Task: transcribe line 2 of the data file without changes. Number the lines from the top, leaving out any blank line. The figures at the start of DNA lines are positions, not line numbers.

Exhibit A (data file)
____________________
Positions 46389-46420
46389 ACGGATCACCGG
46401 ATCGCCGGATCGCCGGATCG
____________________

46389 ACGGATCACCGG